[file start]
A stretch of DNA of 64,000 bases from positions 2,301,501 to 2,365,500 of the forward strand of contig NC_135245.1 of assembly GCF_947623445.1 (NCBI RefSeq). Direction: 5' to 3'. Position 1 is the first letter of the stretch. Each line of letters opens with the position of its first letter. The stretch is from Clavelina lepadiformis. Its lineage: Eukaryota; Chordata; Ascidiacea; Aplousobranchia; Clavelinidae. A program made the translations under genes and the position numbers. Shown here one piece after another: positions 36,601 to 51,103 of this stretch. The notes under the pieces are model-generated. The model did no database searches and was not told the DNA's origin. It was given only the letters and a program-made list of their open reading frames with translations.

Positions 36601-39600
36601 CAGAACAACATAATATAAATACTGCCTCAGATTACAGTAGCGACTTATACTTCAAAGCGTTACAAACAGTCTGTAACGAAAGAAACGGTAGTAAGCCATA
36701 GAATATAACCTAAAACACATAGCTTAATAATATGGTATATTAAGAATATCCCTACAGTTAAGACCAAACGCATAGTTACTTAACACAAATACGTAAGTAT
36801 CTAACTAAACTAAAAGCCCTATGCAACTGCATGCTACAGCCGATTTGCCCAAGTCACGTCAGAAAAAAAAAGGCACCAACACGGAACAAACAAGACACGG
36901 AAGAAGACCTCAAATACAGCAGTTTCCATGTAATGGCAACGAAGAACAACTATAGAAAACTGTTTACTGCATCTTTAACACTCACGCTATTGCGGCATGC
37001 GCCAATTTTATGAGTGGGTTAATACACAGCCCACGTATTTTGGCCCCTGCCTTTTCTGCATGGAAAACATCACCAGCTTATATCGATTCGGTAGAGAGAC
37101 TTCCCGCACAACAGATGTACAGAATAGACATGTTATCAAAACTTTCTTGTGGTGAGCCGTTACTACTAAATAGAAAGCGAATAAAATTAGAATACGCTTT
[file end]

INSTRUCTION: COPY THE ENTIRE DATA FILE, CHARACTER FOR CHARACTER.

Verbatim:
A stretch of DNA of 64,000 bases from positions 2,301,501 to 2,365,500 of the forward strand of contig NC_135245.1 of assembly GCF_947623445.1 (NCBI RefSeq). Direction: 5' to 3'. Position 1 is the first letter of the stretch. Each line of letters opens with the position of its first letter. The stretch is from Clavelina lepadiformis. Its lineage: Eukaryota; Chordata; Ascidiacea; Aplousobranchia; Clavelinidae. A program made the translations under genes and the position numbers. Shown here one piece after another: positions 36,601 to 51,103 of this stretch. The notes under the pieces are model-generated. The model did no database searches and was not told the DNA's origin. It was given only the letters and a program-made list of their open reading frames with translations.

Positions 36601-39600
36601 CAGAACAACATAATATAAATACTGCCTCAGATTACAGTAGCGACTTATACTTCAAAGCGTTACAAACAGTCTGTAACGAAAGAAACGGTAGTAAGCCATA
36701 GAATATAACCTAAAACACATAGCTTAATAATATGGTATATTAAGAATATCCCTACAGTTAAGACCAAACGCATAGTTACTTAACACAAATACGTAAGTAT
36801 CTAACTAAACTAAAAGCCCTATGCAACTGCATGCTACAGCCGATTTGCCCAAGTCACGTCAGAAAAAAAAAGGCACCAACACGGAACAAACAAGACACGG
36901 AAGAAGACCTCAAATACAGCAGTTTCCATGTAATGGCAACGAAGAACAACTATAGAAAACTGTTTACTGCATCTTTAACACTCACGCTATTGCGGCATGC
37001 GCCAATTTTATGAGTGGGTTAATACACAGCCCACGTATTTTGGCCCCTGCCTTTTCTGCATGGAAAACATCACCAGCTTATATCGATTCGGTAGAGAGAC
37101 TTCCCGCACAACAGATGTACAGAATAGACATGTTATCAAAACTTTCTTGTGGTGAGCCGTTACTACTAAATAGAAAGCGAATAAAATTAGAATACGCTTT